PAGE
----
Wes Edens Interview with Don Walker – Our Takeaways


Don Walker with the Milwaukee Journal Sentinel has a new piece up where he interviews Bucks owner Wes Edens on a number of arena related topics. This is a must read for Bucks fans as Edens highlights some important points and foreshadows where he’d like to see things head in the arena debate.

Here are the important takeaways from that piece:

“Edens says he envisions an arena with a capacity of 16,500 for basketball”

This comment is the one that will get the headlines. It would appear that the Bucks goal will be quality over quantity. All pro sports teams are facing the issue of competing for physical game attendance with the 60″ HDTV located in the comfort of your home. The great thing about the NBA is that the TV rights game is so lucrative, actual game attendance is far less relevant than it was thirty-years ago. Edens understands that landscape and it would appear any new arena will need to focus on being a destination location to get people off their couches and to the game. As anyone who attended a Bucks game at Mecca years ago can attest, smaller is better for an NBA game.

Scarcity of product also matters. Look no further than Miller Park with its much reduced seating from County Stadium. Scarcity of tickets to important Brewer games (or any Brewer games when they are hot) drives demand. It is human nature to want to be part of any “in thing”.  The harder it is to get Brewer tickets, the more it psychologically drives fans to want to attend Brewer games. The Bucks rode this same wave in the 1970’s and 1980’s when capacity at Mecca was 10,938 (later 11,052). Bucks tickets were the hot thing for years partly because they were hard to get. This is classic human nature that goes back to the Tulip bulb craze in the 1600’s. And creating demand for tickets also allows the team to, ahem, charge higher ticket prices per seat.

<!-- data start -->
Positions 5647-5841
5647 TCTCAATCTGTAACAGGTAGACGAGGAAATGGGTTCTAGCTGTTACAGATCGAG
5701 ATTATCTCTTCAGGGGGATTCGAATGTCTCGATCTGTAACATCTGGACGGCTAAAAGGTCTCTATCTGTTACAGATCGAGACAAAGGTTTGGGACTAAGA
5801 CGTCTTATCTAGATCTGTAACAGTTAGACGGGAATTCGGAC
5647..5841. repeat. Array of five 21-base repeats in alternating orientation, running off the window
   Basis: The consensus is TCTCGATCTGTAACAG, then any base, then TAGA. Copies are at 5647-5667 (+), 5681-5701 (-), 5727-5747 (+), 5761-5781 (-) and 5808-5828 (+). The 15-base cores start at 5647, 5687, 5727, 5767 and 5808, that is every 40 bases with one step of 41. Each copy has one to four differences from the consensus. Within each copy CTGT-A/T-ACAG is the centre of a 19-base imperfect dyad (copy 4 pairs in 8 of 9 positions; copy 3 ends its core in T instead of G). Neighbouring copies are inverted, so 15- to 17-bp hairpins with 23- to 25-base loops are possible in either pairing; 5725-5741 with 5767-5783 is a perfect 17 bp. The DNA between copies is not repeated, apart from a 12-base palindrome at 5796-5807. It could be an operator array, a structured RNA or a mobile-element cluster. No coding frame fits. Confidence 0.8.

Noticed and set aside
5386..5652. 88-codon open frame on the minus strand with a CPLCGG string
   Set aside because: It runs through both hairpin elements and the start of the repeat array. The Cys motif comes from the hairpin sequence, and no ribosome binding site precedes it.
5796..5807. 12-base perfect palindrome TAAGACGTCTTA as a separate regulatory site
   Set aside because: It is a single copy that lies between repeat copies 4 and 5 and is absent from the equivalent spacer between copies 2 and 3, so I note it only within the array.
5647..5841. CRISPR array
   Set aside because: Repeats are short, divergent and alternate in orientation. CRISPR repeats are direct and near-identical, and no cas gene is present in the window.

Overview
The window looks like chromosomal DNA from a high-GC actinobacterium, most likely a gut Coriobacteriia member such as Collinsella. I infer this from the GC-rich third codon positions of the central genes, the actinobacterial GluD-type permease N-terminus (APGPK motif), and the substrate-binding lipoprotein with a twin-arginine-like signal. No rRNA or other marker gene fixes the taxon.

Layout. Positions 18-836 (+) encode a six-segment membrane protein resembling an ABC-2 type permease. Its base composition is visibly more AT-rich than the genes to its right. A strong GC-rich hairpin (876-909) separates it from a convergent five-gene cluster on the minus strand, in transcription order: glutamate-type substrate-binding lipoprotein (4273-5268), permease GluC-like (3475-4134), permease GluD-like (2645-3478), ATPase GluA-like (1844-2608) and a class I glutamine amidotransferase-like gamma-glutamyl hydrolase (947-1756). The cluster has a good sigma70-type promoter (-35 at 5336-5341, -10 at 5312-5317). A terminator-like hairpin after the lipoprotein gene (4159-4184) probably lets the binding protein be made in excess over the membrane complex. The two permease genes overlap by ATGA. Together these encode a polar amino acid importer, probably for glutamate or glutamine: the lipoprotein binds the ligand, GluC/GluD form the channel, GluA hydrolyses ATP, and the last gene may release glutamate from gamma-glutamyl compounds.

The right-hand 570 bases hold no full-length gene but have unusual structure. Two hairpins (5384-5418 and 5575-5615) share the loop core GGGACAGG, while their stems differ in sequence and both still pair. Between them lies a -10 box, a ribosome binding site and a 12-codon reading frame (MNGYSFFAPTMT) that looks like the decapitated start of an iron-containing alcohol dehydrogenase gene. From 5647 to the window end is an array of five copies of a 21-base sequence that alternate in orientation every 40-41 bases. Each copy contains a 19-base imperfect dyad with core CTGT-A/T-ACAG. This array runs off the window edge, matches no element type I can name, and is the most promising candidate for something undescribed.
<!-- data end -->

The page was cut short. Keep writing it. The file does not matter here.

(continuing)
“The best arenas have upward of 300 events a year”

We take this to mean the Bucks plan would envision the existing arena, Milwaukee Theater and BMO Bradley Center will all be torn down in favor of a single new facility. Even 200 nights per year of new arena use means everyone and everything is playing there, the Admirals, MU, UWM, graduations, concerts, etc.

We agree with this type of plan. For too long Milwaukee has had too many buildings, none of which are particularly unique or attractive to their various tenants or patrons. Let’s focus on creating one amazing destination place. The schedule makers for the various teams can sort it out later. It can be done!

“Fascitelli is an investor in the team”

We hadn’t picked up on this name in the now lengthy list of Bucks owners. Michael Fascitelli is a major player in New York real estate who is also helping the Bucks with the arena development. Fascitelli’s estimated net worth is only $700 million, so he doesn’t qualify as the fourth billionaire in the ownership group.

All kidding aside, the Bucks ownership group will make a fascinating future study of pro sports ownership groups. The Bucks appear to have brought together a Wall Street dream team while also bringing in numerous influential local Milwaukee investors. We will let Don Walker and Rich Kirchen sort out who owns what percentages and what the new investors paid per share, but it is a interesting development. The important takeaway is that however this project turns out, it will be driven by some much needed outside perspective. We love our fine city, but Milwaukee has badly needed some outside ideas to spur economic growth and development.

“If you step back, look, the team generates over the term of this arena’s utilization… many tens of millions of dollars of direct tax benefits.  

While people can argue about what the impact is on the team and the community long term, you can’t argue that there’s not a team playing there…. that no one is paying taxes..”

Here Wes Edens confirms what we’ve known for a long-time. The new arena will likely be funded with a “Super-TIF” that will segregate the State of Wisconsin income tax revenue generated by the Bucks to pay debt service on bonds issued to fund construction. As this site has noted since April, THE SINGLE MOST IMPORTANT TALKING POINT for Bucks fans to recite to friends and family is the fact that under the NBA financial structure, the Bucks are “takers” of revenue. There are tens of millions of dollars of national and international revenue that the Bucks derive by being one of 30 teams in the NBA. These are NOT dollars generated by the team’s activity in the State of Wisconsin, but rather by the league and from other outside markets. Yet these outside dollars enter the State of Wisconsin via the Bucks franchise and accrue to the benefit of our local economy and tax base.